The Food Safety Authority of Ireland (FSAI) served four Enforcement Orders on food businesses during the month of February for breaches of food safety legislation, pursuant to the FSAI Act 1998, the authority has announced.

Of these, two food manufacturers in Co. Cork were issued with prohibition orders, while a restaurant and food stall were served with closure orders last month.

The enforcement orders were issued by environmental health officers in the Health Service Executive (HSE) and officers of the FSAI.

Two closure orders were served under the FSAI Act 1998 on: Soma restaurant, Tuckey Street, Cork; and
Twisted Dough Wicklow, a food stall trading at the Crescent Boyle, Roscommon.

Meanwhile, the two prohibition orders were served under the FSAI Act 1998 on: Bally Bia, a manufacturer based in Ballydehob Community Hall, Ballydehob, Cork; and Irish Gold Venison Ltd., a small meat manufacturing plant at Ballinwillin House, Mitchelstown, Cork.

According to the FSAI, some of the reasons for the enforcement orders in February include: rodent droppings found in a store room (for both food and non-food), as well as in the vicinity of the service area of a restaurant; immediate risk of cross contamination due to raw chicken being prepared on a folding table beside the coffee machine at a food stall; an absence of running hot and cold water for the washing and disinfection of equipment.

Other reasons included: foods being processed at an unapproved establishment; and a premises that was not approved for cutting bovine species.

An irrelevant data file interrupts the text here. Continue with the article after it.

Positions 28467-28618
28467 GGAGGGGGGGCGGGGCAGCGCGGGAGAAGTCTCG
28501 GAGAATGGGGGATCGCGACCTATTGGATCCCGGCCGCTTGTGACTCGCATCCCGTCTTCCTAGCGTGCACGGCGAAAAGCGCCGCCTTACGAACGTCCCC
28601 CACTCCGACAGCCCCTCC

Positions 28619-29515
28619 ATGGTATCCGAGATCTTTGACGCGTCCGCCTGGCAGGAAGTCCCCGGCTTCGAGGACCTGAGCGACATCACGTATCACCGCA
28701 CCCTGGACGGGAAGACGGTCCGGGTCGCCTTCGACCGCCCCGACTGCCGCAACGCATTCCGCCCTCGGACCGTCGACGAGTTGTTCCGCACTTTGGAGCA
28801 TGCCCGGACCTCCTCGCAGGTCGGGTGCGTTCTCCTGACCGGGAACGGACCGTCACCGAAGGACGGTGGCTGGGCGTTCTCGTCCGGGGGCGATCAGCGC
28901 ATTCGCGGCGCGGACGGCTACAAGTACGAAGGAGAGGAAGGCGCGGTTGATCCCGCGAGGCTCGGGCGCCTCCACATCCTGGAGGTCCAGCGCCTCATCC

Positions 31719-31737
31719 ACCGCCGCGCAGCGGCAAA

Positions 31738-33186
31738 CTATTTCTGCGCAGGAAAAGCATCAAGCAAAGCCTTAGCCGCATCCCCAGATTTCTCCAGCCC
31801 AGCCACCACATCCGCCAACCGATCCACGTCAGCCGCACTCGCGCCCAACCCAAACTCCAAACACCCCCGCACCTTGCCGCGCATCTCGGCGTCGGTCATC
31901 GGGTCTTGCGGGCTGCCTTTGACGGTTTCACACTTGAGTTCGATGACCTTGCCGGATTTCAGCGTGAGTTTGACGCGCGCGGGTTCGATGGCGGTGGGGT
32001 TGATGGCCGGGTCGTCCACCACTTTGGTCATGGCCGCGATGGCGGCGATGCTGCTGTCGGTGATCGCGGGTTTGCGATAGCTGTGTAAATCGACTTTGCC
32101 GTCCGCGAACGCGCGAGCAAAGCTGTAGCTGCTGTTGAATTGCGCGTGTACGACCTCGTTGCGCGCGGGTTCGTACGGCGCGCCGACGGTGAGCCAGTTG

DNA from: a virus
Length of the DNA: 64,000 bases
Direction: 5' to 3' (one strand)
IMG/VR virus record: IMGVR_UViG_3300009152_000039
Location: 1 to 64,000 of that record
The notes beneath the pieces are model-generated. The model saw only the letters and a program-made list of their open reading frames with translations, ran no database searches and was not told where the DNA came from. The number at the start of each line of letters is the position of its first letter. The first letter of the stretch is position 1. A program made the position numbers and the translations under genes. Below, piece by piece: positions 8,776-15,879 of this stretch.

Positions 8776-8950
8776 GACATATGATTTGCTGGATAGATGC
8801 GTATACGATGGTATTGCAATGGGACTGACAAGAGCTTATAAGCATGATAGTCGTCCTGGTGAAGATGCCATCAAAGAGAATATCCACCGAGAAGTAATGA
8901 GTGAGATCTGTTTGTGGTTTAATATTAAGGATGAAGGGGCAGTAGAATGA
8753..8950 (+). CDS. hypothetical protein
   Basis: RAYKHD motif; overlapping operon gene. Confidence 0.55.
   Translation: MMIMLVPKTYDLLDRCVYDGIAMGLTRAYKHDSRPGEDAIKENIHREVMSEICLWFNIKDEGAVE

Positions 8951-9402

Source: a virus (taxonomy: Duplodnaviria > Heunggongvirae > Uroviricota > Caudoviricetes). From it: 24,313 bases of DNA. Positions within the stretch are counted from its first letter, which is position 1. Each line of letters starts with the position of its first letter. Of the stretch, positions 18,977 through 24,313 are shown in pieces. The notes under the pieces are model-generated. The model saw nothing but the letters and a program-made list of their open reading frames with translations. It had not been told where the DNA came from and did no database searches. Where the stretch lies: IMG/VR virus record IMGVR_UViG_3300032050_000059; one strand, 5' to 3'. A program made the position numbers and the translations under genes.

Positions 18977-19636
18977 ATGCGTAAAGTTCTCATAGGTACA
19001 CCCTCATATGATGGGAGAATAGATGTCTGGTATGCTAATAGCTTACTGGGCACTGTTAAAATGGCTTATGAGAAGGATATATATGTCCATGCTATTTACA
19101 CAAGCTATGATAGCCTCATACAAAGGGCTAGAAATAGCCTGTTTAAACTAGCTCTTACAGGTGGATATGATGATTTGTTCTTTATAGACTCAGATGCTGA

Commenting today (Monday, March 8), FSAI CEO Dr. Pamela Byrne emphasised the importance of all food businesses observing rigorous food hygiene practices and ensuring that their business is notified to the relevant competent authority.

“The enforcement orders served in February highlight the need for all food businesses to meet their legal requirements of high standards of food safety, hygiene and pest control to prevent food contamination and protect consumer health,” she said.

All food businesses must be notified to the relevant competent authority prior to operating. This requirement ensures that food businesses will be registered and/or approved with the appropriate inspection agency to ensure food safety and protect consumer health.

“Consumers have a right to safe food and food businesses have a legal requirement to ensure that the food they are processing, serving or selling is safe to eat,” Dr. Byrne concluded.

Closure orders and improvement orders will remain listed on the website for a period of three months from the date of when a premises is adjudged to have corrected its food safety issue, with prohibition orders being listed for a period of one month.